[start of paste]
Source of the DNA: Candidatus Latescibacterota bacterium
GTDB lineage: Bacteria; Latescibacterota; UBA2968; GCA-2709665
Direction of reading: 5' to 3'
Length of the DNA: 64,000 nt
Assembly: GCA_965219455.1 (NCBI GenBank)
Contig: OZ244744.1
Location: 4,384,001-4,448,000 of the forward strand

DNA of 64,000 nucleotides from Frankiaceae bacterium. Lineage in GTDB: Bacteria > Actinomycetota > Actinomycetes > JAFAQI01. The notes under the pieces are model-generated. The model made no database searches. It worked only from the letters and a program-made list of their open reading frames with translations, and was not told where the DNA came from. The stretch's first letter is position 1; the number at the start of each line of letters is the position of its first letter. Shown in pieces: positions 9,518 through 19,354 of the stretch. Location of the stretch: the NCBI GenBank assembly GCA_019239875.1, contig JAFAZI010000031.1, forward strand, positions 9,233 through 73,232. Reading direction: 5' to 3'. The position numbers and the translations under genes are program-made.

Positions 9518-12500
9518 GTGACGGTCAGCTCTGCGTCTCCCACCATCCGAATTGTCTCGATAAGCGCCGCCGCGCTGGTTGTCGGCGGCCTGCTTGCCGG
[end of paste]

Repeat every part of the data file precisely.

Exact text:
Source of the DNA: Candidatus Latescibacterota bacterium
GTDB lineage: Bacteria; Latescibacterota; UBA2968; GCA-2709665
Direction of reading: 5' to 3'
Length of the DNA: 64,000 nt
Assembly: GCA_965219455.1 (NCBI GenBank)
Contig: OZ244744.1
Location: 4,384,001-4,448,000 of the forward strand

DNA of 64,000 nucleotides from Frankiaceae bacterium. Lineage in GTDB: Bacteria > Actinomycetota > Actinomycetes > JAFAQI01. The notes under the pieces are model-generated. The model made no database searches. It worked only from the letters and a program-made list of their open reading frames with translations, and was not told where the DNA came from. The stretch's first letter is position 1; the number at the start of each line of letters is the position of its first letter. Shown in pieces: positions 9,518 through 19,354 of the stretch. Location of the stretch: the NCBI GenBank assembly GCA_019239875.1, contig JAFAZI010000031.1, forward strand, positions 9,233 through 73,232. Reading direction: 5' to 3'. The position numbers and the translations under genes are program-made.

Positions 9518-12500
9518 GTGACGGTCAGCTCTGCGTCTCCCACCATCCGAATTGTCTCGATAAGCGCCGCCGCGCTGGTTGTCGGCGGCCTGCTTGCCGG